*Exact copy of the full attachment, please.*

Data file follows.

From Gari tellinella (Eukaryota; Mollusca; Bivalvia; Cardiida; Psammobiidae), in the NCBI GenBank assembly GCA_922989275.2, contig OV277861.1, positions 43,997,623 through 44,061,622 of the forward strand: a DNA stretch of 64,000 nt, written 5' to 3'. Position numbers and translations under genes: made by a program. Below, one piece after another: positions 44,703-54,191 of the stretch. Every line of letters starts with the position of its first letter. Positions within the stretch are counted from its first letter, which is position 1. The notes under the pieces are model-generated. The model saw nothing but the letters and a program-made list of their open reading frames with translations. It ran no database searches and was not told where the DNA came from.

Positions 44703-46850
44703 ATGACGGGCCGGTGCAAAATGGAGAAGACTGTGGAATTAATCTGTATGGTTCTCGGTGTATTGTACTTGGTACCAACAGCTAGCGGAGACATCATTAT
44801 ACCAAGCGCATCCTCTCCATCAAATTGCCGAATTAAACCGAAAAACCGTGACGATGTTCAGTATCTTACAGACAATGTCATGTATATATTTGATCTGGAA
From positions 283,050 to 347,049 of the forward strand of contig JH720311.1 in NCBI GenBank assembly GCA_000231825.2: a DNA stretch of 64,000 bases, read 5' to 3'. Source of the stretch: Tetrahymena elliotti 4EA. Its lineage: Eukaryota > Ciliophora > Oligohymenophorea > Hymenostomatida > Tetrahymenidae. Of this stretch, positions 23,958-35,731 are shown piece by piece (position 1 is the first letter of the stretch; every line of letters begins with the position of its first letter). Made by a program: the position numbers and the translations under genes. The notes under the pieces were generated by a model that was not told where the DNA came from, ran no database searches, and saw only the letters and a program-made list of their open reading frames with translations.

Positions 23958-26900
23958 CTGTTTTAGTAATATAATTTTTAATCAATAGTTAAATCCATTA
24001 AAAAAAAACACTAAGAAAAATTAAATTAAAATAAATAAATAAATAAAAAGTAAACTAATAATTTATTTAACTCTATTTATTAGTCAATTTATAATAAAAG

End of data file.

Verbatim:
From Gari tellinella (Eukaryota; Mollusca; Bivalvia; Cardiida; Psammobiidae), in the NCBI GenBank assembly GCA_922989275.2, contig OV277861.1, positions 43,997,623 through 44,061,622 of the forward strand: a DNA stretch of 64,000 nt, written 5' to 3'. Position numbers and translations under genes: made by a program. Below, one piece after another: positions 44,703-54,191 of the stretch. Every line of letters starts with the position of its first letter. Positions within the stretch are counted from its first letter, which is position 1. The notes under the pieces are model-generated. The model saw nothing but the letters and a program-made list of their open reading frames with translations. It ran no database searches and was not told where the DNA came from.

Positions 44703-46850
44703 ATGACGGGCCGGTGCAAAATGGAGAAGACTGTGGAATTAATCTGTATGGTTCTCGGTGTATTGTACTTGGTACCAACAGCTAGCGGAGACATCATTAT
44801 ACCAAGCGCATCCTCTCCATCAAATTGCCGAATTAAACCGAAAAACCGTGACGATGTTCAGTATCTTACAGACAATGTCATGTATATATTTGATCTGGAA
From positions 283,050 to 347,049 of the forward strand of contig JH720311.1 in NCBI GenBank assembly GCA_000231825.2: a DNA stretch of 64,000 bases, read 5' to 3'. Source of the stretch: Tetrahymena elliotti 4EA. Its lineage: Eukaryota > Ciliophora > Oligohymenophorea > Hymenostomatida > Tetrahymenidae. Of this stretch, positions 23,958-35,731 are shown piece by piece (position 1 is the first letter of the stretch; every line of letters begins with the position of its first letter). Made by a program: the position numbers and the translations under genes. The notes under the pieces were generated by a model that was not told where the DNA came from, ran no database searches, and saw only the letters and a program-made list of their open reading frames with translations.

Positions 23958-26900
23958 CTGTTTTAGTAATATAATTTTTAATCAATAGTTAAATCCATTA
24001 AAAAAAAACACTAAGAAAAATTAAATTAAAATAAATAAATAAATAAAAAGTAAACTAATAATTTATTTAACTCTATTTATTAGTCAATTTATAATAAAAG